I know what PermGen is, what it's used for, why it fails, how to increase it etc.
What I don't know is what PermGen actually stands for. Permanent... Gen... something?
Does anyone know what PermGen actually stands for?
Permanent Generation. Details are of course implementation specific.
Briefly, it contains the Java objects associated with classes and interned strings. In Sun's client implementation with sharing on,
classes.jsa is memory mapped to form the initial data, with about half read-only and half copy-on-write.
Java objects that are merely old are kept in the Tenured Generation.
Not really related match to the original question, but may be someone will find it useful. PermGen is indeed an area in memory where Java used to keep its classes. So, many of us have came across OOM in PermGen, if there were, for example a lot of classes.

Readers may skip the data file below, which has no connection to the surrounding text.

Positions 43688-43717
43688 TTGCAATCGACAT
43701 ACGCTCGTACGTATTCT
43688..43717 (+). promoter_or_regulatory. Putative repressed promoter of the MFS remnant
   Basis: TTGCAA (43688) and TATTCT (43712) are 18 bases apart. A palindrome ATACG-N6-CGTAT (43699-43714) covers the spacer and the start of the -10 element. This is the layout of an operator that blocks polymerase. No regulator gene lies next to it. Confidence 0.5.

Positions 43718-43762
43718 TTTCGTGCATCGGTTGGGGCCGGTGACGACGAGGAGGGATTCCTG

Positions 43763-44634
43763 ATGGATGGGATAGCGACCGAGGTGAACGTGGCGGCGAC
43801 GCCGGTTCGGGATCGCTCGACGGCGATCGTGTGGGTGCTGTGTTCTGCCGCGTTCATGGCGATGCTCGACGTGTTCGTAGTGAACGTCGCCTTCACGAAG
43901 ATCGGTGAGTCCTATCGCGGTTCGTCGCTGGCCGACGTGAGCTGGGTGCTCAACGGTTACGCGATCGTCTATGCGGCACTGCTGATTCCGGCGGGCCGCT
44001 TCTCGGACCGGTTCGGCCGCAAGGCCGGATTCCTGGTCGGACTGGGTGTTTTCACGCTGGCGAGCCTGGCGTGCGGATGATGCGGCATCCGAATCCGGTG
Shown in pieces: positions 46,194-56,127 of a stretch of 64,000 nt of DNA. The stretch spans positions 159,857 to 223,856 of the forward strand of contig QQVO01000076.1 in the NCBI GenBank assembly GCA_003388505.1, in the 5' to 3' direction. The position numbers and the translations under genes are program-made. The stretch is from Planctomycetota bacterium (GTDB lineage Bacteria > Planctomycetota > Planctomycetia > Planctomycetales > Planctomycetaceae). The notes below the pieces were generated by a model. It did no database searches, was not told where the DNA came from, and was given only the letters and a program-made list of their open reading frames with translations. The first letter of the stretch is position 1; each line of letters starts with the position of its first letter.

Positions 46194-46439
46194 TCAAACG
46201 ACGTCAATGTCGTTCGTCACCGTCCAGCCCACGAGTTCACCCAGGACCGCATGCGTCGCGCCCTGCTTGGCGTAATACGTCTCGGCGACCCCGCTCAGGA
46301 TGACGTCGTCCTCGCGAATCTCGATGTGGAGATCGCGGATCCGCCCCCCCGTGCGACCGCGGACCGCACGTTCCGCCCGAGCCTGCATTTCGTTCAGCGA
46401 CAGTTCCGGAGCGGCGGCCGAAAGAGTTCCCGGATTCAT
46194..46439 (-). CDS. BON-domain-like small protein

Since Java 8, PermGen area has been replaced by MetaSpace area, which is more efficient and is unlimited by default (or more precisely - limited by amount of native memory, depending on 32 or 64 bit jvm and OS virtual memory availability) . However it is possible to tune it in some ways, by for example specifying a max limit for the area. You can find more useful information in this blog post.
Permgen stands for Permanent Generation. It is one of the JVM memory areas. It's part of Heap with fixed size by using a flag called MaxPermSize.
Why the name "PermGen" ?
This permgen was named in early days of Java. Permgen mains keeps all the meta data of loaded classes. But the problem is that once a class is loaded it'll remain in the JVM till JVM shutdown. So name permgen is opt for that. But later, dynamic loading of classes came into picture but name was not changed. But with Java 8, they have addressed that issue as well. Now permagen was renamed as MetaSpace with dynamic memory size.